This study aims to investigate the prevalence of adolescents and young adults who were victims of sexual violence at some point in their lives and to compare the presence of depressive and anxious symptoms, quality of life, and use of alcohol, tobacco, and illegal drugs among this population and those who were not abused.
Validated questionnaires and instruments were applied in a group of university students to assess: sexual profile and behavior, socioeconomic status, presence or not of sexual violence (Questionnaire on Exposure to Traumatizing Events), depressive (Beck Depression Inventory) and anxious symptoms (Beck Anxiety Inventory), quality of life (World Health Organization's Quality of Life Assessment) and the use or abuse of tobacco, alcohol, and illegal drugs (Smoking, Alcohol, and Substance Involvement Screening Test).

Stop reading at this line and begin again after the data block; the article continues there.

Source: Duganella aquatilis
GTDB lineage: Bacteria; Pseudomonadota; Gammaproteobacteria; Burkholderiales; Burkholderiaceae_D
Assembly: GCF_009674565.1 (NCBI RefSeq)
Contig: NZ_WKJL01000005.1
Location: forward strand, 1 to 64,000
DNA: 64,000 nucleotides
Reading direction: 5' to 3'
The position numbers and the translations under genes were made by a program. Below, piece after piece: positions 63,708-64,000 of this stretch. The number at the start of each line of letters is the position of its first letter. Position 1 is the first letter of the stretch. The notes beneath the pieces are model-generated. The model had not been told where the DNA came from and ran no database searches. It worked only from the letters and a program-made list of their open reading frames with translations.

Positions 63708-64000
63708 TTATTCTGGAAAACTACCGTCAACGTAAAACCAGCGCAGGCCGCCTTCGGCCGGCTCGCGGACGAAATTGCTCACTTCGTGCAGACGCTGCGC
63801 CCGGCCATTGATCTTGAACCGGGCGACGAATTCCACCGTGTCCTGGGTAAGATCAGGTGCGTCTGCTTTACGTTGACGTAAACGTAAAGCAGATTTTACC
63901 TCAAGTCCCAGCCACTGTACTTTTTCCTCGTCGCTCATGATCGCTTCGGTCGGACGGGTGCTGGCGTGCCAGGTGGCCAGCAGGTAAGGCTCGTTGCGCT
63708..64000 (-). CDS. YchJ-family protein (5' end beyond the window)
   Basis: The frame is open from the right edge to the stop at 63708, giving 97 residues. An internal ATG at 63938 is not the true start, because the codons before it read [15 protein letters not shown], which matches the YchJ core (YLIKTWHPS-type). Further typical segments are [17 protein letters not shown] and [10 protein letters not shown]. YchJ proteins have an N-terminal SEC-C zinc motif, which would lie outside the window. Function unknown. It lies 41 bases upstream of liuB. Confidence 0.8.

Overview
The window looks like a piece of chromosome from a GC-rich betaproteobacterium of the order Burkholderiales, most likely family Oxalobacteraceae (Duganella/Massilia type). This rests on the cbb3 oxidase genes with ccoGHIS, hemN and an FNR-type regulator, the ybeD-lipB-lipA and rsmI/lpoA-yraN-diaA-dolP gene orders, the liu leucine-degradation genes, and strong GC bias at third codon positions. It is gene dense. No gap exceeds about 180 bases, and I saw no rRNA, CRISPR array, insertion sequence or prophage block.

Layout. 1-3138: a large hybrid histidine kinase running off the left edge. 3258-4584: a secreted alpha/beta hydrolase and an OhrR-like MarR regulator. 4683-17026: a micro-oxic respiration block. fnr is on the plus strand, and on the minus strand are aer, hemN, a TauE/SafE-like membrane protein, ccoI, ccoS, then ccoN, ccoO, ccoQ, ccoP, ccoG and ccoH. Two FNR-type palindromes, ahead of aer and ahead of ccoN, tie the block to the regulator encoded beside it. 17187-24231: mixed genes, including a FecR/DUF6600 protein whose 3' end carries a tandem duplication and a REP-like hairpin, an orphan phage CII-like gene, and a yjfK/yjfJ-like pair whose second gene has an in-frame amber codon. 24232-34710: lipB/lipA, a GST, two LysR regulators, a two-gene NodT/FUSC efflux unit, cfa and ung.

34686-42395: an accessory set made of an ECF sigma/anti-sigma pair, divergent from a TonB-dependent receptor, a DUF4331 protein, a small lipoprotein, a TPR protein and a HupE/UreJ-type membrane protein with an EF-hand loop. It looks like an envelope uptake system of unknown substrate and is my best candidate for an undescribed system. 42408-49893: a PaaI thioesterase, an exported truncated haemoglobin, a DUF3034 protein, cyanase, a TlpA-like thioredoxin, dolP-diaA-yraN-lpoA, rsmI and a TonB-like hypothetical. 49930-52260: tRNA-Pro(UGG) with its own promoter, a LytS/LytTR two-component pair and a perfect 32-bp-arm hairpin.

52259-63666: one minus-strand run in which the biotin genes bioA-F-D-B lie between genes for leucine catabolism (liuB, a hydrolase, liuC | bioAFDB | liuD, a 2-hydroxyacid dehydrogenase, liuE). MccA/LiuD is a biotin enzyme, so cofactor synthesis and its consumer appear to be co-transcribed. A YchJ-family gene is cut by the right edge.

Out of the 858 students who participated, 71 (8.3%) were victims of sexual violence, 52 girls (73.2%). In the victims of violence group there were more students who already had the first sexual intercourse (p = 0.029), students who already had become pregnant (p = 0.001), students with higher scores for depressive (p < 0.001) and anxious symptoms (p = 0.001), students with worse quality of life (p < 0.001), and who used more tobacco (p = 0.008) and marijuana (p = 0.025) as well as abused hypnotics or sedatives (p = 0.048) than in the non-victim group.
The abuses are presented in several forms and affect, even in long term, the survivors' life. The sexual violence theme should be addressed and widely discussed in all spheres of society in order to mobilize, to sensitize, and provide society with knowledge, demystifying this subject and drawing attention to this important social issue.